The kebab combo platter is the smart choice because it allows the option of Kabuli pulao, a marvelous basmati rice pilaf made with long, super-thin slices of carrot and raisins that seem plumped up practically back into grapes. It’s an aromatic dish, the taste as subtle as the smell is intoxicating, the perfect foil to the savory, peppery force of the meat.

click to enlarge Mantu dumplings, Afghan dumplings stuffed with ground beef and onion and topped with dal nakhut. - KATHY TRAN
Mantu dumplings, Afghan dumplings stuffed with ground beef and onion and topped with dal nakhut.
Kathy Tran
There’s a whole side of the menu that doesn’t involve kebabs, too, and it contains many of my favorites. Mantu ($9) are wide, plump Afghan dumplings, each nearly 2 inches across, filled with ground beef and onions and topped with dal nakhut, yellow dal made by splitting chickpeas. The mantu sport a yogurt sauce that fuses garlic and mint together into a funky, uniquely tangy topping. A drizzle of tomato-butter sauce and a showering of parsley complete the picture.

The same two sauces — yogurt and gently spicy tomato — sing in harmony on another dish, bademjan ($6). This is an even simpler dish — the cooks slice thick discs of eggplant and drop them into the deep fryer, skins untrimmed, before slathering them with sauces and showering them with herbs.

Eating repeatedly at Express Kabob, I’ve been struck by how much the Silk Road cultures have in common. Many of the dishes here will be familiar to diners who love Persian, Middle Eastern or Turkish foods. My Turkish family has its own version of fried eggplant with garlic yogurt sauce on top, and it’s a staple of our holiday feasts. We don’t trim the skins off, either. The Afghan word for dumpling, mantu, is nearly identical to the Turkish manti and the Korean mandu.

Just about everyone will grasp, and love, the concept behind bolani ($6). It’s a paper-thin flatbread with an even thinner layer of stuffing, and the whole thing gets thrown on the griddle to become nice and crisp. I couldn’t decide between potato and leek fillings, so the restaurant offered to split my bolani half-and-half. I still can’t decide which I like better, the thin morsels of potato mixed with sliced scallions or the “leeks,” which look suspiciously like good old green onions, with a pinch of red pepper.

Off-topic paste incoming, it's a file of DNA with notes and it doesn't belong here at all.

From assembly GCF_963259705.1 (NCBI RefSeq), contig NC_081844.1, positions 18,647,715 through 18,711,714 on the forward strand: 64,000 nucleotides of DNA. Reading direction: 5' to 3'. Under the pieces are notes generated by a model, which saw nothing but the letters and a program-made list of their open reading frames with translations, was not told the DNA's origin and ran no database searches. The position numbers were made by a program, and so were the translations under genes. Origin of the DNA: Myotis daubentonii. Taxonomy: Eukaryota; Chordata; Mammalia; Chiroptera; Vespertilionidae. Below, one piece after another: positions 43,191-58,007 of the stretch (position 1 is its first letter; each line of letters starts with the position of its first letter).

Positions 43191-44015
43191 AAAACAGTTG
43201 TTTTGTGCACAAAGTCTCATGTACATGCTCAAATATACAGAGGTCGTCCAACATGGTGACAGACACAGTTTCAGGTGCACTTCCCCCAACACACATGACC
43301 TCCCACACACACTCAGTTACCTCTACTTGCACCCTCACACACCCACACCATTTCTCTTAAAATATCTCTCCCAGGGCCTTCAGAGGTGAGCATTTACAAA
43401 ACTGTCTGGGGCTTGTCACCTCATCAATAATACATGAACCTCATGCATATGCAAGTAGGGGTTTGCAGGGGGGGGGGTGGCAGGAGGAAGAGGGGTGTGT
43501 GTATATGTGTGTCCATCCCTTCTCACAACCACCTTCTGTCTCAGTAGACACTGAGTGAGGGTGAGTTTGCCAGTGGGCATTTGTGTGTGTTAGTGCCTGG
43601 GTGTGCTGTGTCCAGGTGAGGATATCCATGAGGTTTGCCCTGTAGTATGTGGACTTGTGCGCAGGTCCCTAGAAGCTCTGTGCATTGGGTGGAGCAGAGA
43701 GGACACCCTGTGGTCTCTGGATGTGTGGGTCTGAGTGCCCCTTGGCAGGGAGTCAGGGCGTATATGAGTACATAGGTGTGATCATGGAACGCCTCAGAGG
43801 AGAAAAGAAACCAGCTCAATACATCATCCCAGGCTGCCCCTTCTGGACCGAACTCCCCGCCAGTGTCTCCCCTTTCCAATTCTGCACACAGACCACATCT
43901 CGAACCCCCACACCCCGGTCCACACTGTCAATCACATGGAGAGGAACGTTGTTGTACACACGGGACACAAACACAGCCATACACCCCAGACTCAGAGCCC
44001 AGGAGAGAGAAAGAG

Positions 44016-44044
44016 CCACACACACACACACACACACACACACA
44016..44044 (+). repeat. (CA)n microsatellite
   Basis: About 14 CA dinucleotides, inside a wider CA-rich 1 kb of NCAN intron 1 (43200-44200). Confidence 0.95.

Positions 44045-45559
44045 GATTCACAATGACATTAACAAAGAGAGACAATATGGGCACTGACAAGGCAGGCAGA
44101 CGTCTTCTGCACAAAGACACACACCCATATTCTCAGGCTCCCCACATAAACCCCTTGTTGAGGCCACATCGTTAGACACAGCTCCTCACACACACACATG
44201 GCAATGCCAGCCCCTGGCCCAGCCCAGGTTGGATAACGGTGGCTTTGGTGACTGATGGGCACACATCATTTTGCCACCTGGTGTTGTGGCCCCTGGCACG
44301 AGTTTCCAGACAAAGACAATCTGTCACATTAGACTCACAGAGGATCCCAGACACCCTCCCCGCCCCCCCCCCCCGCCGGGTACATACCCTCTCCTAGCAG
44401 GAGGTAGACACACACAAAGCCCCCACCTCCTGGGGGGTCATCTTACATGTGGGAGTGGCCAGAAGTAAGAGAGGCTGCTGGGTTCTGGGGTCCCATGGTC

click to enlarge Baklava. - KATHY TRAN
Kathy Tran
Express Kabob’s naan bread is good and has a pleasing springy texture; it never develops the too-thin burnt middles that plague some restaurants. But there could certainly be more texture to the bread, and the owners know it. Right now, the Budri family has a baker custom-make the bread but is hoping to install equipment for onsite baking this summer.

An even easier fix will rescue the baklava ($2.79), which has spot-on flavor but looks, from the pale color and soft texture, like it could bake longer and cool down longer before going into the display case.

But there is a delightful Afghan dessert to fill the gap — ferni ($3.49), a sort of cross between rice pudding and custard with softly sweet flavor, a subtle touch of rose water and a few sprinklings of pistachios. Ferni is wonderful, and the serving at Express Kabob is so huge that it can last for multiple nights.

Indeed, all the portions here are huge.

“The Middle Eastern appetite is big,” Reahim Budri jokes.

As Plano finds out about his family’s cooking, the city’s appetite for ferni, bademjan and bolani may grow to match.

Express Kabob, 1915 Central Expressway, Plano. 469-298-0189, Open 11 a.m. to 9:30 p.m. Sunday through Thursday, 11 a.m. to 10:30 p.m. Friday and Saturday.
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Brian Reinhart has been the Dallas Observer's food critic since spring 2016. In addition, he writes baseball analysis for the Hardball Times and covers classical music for the Observer and MusicWeb International.
Contact: Brian Reinhart